Turkmenistan's president won a horse race in the most embarrassing way possible

During a race on Sunday to mark the Day of the Turkmen Racehorse, Turkmen President Gurbanguly Berdymukhammedov and his horse Berkarar (Mighty), of the national Akhal-Teke breed, were the first to stride across the finish line, claiming an $11 million prize.

The strongman, who is known as Arkadag (the Patron), bested six other riders by completing the 1,000-meter course in 21.2 seconds, and proclaimed that he would donate his winnings to a state-run company that breeds horses. "The spectators' attention was riveted on the golden arrow -- Berkarar, led by the leader of the nation," one news outlet in the country gushed (never mind that, as Russia's RIA Novosti noted, public institutions forced workers to attend the races or "face punishments including dismissal from work"). 

It was a nice and tidy story spun by the country's state-controlled media -- until, that is, EurasiaNet got hold of a video reportedly showing Berdymukhammedov crossing the finish line, only to tumble off his horse and face-plant in the dirt, prompting black-suited officials to frantically run to the president's aid. Here's another clip of the incident circulating on Turkish television (h/t RFE/RL):

EurasiaNet has more:

The motionless Berdymukhamedov, who was apparently briefly knocked unconscious, was haphazardly lifted in a manner that could have left him paralyzed, if his spine had been injured. Security officials in the crowd waved for cameras to stop filming and snarled at those that continued. An ambulance sped out onto the track and the huddled ministers and security officials loaded Berdymukhamedov inside, to be whisked away to receive medical attention.

For approximately an hour it was not clear if Berdymukhamedov was alive or dead, or how injured he might be. Security officials had little idea what to do. Along with dignitaries in the stands, they sat uncomfortably in their seats, sure only that leaving the stadium was not an option. Finally, state cameramen arranged themselves and Berdymukhamedov briefly presented himself, moving stiffly but able to wave to the crowd, which cheered.

Berdymukhammedov's affection for Akhal-Teke horses has been well-documented since he took office in 2006. He's authored two books about them -- "The Flight of Celestial Race Horses" and "Akhal-Teke - Our Pride and Glory," and launched a government website, "Heavenly Akhal--Teke Horses," to boot. He's also mandated annual beauty contests for the horses, and once fired the head of the national equine association for not doing enough to develop the horse industry.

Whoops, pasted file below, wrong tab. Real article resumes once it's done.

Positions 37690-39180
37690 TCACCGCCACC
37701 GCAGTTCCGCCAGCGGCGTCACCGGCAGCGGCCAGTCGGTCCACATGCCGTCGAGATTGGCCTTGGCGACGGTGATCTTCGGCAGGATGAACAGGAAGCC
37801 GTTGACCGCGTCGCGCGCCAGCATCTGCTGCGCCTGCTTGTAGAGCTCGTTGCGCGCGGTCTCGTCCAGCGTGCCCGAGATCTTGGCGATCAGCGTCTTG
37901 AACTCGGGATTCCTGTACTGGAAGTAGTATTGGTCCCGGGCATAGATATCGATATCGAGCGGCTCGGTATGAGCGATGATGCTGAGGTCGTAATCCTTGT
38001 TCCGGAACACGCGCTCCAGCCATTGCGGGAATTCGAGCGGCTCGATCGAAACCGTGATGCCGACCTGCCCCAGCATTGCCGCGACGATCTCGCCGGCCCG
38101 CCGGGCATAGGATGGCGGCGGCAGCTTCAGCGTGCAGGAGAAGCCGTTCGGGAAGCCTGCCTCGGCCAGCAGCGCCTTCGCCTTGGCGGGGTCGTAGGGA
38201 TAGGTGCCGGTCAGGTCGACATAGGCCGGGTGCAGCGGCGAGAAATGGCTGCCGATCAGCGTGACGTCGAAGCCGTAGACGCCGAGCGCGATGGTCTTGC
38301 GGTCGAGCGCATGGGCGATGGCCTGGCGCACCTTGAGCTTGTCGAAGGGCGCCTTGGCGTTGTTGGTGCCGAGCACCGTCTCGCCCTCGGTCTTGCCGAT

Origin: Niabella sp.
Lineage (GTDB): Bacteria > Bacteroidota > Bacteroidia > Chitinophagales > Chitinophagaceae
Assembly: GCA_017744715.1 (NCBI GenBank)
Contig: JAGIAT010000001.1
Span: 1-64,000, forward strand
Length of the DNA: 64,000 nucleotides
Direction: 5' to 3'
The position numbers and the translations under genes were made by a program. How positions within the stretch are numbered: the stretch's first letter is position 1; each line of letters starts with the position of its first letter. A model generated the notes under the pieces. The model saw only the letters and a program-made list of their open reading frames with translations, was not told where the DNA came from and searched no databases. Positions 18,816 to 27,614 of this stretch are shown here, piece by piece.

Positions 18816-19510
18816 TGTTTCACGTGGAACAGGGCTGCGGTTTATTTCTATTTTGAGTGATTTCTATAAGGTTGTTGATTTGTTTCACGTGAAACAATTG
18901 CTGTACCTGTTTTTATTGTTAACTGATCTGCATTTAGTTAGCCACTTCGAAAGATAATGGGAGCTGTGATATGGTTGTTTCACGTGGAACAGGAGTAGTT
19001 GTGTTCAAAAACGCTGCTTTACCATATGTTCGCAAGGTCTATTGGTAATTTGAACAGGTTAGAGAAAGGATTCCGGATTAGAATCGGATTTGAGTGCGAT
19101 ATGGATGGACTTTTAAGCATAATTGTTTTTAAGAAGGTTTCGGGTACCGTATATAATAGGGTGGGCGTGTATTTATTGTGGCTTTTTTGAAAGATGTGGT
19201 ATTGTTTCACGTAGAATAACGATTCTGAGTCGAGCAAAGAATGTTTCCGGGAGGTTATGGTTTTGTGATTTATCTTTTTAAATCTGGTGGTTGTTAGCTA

As for the horse carrying Berdymukhammedov on Sunday? He appears to be safe for now.



Obama's 'red line' has become the international community's 'red line'

Clarifying his administration's "red line" policy, Barack Obama told reporters Tuesday that if Syria used chemical weapons against its citizens, it would represent a "game-changer not simply for the United States, but for the international community."

The tweaked wording is potentially important because it switches the emphasis from a red line that triggers U.S. action to a red line that triggers international action -- something a U.S. president is less capable of implementing unilaterally.

The point was punctuated twice during the White House press conference. Here's Obama (our emphasis added):

When I said the use of chemical weapons would be a game-changer, that wasn't a position unique to the United States, and it shouldn't have been a surprise.... The use of chemical weapons would be a game changer. Not simply for the United States, but for the international community. And the reason for that is we have established international law and international norms that say when you use these kinds of weapons you have the potential of killing massive numbers of people in the most inhumane way possible and the proliferation risks are so significant that we don't want the genie out of the bottle.

To some observers, these comments suggested that a U.S. response was dependent on a willingness of the international community to respond. Per Roll Call Senior Editor David Drucker:

The president is of course correct that other countries have drawn red lines when it comes to Syria's use of chemical weapons. But that doesn't guarantee a unified response. For instance: Just this morning Iran said it views the use of chemical weapons as a "red line." Russia too has directly warned Syria not to use chemical weapons. But given the two countries' support of Syrian President Bashar al-Assad (monetarily and militarily) it's almost inconceivable to imagine the three countries working together even with the presentation of clear proof that Assad used chemical weapons.

So what does the president even mean by "game-changer"?

"By game-changer I mean that we would have to rethink the range of options that are available to us," he said on Tuesday. "Obviously there are options to me that are on the shelf right now that we have not deployed." Take of that what you will.